Whatever It Takes tells the story of Geoffrey Canada and his quest to transform the way the children of poor, poorly educated parents are raised in Harlem. Canada’s vision is for a “conveyor belt” that would start with educating expectant parents on such topic as exercising during pregnancy, reading to their children, and using appropriate discipline techniques, welcome children in nursery schools, and offer an alternative to the often dangerous and under-achieving public schools in the area. The book focuses on the Baby College, the educational program for expectant parents and parents of infants, and especially the Promise Academy, a K-12 charter school.
It’s clear that the school founder passionately believes that all children can be successful, and his idea is straightforward: middle-class parents automatically and without thinking use techniques that are proven to be successful (such as talking to their children – a lot) and if we could teach the same techniques to poor parents, who often grew up in barely-functioning families, they too would be able to raise successful children. He himself was raised by a poor (but educated, smart, and dedicated) mother and he feels that his success can be shared by the majority of Harlem children. And he may be right, based on his success so far with a portion of the children in the school, the ones who started in kindergarten.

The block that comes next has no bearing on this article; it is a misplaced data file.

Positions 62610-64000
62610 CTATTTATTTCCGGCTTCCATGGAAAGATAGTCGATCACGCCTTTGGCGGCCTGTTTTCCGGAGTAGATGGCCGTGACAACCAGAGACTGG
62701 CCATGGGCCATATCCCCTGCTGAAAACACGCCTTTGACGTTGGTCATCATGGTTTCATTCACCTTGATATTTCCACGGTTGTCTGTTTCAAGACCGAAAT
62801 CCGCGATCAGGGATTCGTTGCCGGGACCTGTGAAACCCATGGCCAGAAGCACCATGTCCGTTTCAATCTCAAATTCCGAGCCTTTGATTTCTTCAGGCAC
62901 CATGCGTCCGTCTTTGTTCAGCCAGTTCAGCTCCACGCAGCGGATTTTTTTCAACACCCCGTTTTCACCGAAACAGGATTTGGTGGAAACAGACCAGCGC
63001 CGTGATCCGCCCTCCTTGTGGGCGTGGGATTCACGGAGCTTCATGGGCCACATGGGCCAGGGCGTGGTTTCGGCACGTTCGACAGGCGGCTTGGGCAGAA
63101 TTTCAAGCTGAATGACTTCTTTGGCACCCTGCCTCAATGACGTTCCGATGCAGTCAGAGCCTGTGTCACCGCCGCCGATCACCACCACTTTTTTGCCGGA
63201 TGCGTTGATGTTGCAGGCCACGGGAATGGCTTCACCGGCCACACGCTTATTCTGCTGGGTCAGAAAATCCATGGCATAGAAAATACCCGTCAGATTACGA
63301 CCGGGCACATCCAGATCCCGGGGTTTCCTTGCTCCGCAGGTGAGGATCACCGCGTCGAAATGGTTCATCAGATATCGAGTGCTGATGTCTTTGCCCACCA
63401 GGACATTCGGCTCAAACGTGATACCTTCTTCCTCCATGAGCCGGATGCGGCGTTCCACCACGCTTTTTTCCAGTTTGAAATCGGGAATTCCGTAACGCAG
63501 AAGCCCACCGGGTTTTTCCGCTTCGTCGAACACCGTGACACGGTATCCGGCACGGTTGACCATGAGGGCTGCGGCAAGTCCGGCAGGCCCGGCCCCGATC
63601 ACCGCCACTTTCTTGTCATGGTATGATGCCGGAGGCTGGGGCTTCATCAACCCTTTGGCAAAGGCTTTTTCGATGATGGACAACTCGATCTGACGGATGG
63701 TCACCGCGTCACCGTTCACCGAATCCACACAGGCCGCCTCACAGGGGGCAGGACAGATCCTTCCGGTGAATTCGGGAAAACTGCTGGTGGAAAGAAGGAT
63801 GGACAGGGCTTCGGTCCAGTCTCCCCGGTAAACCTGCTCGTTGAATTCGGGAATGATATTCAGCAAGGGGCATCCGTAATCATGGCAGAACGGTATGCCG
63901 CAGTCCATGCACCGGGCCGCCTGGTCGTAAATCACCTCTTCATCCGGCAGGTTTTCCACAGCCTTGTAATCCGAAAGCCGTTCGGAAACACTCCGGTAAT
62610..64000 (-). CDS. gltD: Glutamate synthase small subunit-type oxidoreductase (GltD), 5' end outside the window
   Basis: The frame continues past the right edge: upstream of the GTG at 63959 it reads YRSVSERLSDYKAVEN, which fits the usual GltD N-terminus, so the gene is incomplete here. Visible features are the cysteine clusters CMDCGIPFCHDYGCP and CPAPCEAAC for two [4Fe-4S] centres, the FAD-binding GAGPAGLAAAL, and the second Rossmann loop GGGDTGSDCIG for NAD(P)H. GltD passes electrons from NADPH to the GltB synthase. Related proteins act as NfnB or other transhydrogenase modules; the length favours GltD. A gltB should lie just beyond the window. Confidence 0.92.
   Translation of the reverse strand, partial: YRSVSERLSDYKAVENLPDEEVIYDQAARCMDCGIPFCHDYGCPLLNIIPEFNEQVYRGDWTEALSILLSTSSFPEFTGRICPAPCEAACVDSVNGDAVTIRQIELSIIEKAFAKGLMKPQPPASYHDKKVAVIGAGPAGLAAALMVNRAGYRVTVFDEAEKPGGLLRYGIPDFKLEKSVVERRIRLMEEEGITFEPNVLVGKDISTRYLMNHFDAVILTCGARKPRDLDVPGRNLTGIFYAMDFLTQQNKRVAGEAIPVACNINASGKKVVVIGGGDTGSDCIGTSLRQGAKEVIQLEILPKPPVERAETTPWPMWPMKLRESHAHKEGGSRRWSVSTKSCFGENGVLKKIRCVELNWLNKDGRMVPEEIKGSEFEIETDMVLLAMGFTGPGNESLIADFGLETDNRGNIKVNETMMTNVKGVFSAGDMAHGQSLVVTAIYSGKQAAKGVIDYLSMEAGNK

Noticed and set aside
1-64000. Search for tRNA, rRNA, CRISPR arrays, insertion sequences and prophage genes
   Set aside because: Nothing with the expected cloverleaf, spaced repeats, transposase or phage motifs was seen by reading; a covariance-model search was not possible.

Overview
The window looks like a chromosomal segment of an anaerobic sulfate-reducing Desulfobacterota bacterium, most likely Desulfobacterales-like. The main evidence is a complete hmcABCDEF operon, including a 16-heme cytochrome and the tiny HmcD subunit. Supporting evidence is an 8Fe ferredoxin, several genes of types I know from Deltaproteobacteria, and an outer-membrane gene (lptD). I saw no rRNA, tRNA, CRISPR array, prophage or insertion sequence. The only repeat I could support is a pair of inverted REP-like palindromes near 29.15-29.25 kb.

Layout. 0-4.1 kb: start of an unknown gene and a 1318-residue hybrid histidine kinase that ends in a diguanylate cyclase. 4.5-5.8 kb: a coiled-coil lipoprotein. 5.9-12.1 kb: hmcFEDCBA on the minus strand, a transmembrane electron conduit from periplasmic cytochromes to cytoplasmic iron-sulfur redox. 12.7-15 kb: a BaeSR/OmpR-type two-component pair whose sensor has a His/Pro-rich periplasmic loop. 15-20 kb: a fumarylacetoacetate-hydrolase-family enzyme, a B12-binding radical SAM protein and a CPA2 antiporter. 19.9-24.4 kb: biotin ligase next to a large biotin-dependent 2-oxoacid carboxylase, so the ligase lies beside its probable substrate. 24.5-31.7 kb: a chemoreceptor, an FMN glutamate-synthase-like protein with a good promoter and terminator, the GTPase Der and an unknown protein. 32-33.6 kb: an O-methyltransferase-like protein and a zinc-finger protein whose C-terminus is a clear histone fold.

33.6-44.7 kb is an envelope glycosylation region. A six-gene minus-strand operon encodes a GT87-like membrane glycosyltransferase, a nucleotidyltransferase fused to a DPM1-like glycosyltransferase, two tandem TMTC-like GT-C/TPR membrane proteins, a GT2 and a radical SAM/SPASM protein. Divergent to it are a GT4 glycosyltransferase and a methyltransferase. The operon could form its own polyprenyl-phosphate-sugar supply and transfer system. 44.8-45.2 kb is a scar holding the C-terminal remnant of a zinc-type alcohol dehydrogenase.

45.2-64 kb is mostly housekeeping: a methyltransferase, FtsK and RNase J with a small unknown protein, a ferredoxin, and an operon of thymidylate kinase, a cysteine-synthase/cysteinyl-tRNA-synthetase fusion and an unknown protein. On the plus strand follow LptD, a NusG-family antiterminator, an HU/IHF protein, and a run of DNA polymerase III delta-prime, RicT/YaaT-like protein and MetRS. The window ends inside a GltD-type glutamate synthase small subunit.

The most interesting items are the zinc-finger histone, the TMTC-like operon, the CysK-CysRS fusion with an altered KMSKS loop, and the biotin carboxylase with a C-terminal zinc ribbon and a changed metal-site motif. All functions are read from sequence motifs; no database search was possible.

What I liked about the book, beside the description of a completely dedicated educator, is its honesty: the Promise Academy experiment was not very successful with the initial batch of sixth graders, and the failure is described openly together with the somewhat messy staff changes that accompanied it. The other interesting point is a reminder of how abysmal educational evaluation techniques are. One of the critical metric to evaluate school progress in New York, like in California, is the administration of standardized tests (mostly for math and English) that students have to take once a year. New York, in its infinite wisdom, administers the tests in January. Why would anyone decide that the middle of the school year is a good time to measure achievement is not clear.
And, like in California, it takes months to find out the results of the tests, so that by the time they become available it’s too late to take meaningful corrective action. Perhaps the most urgent educational reform would be to develop a meaningful set of tests that (1) don’t take an entire week to administer and (2) whose results can be known the next day. I just read a comment from a Chinese high school student spending a year in France who noted that in China she had to take a monthly comprehensive exam on all subjects, graded on a fine scale so she could instantly know how well she was doing compared to others. It was interesting to me that anyone would find the French system not competitive enough — but perhaps what matters most is the quick feedback…
An inspiring look at bona fide experiements in education and social justice.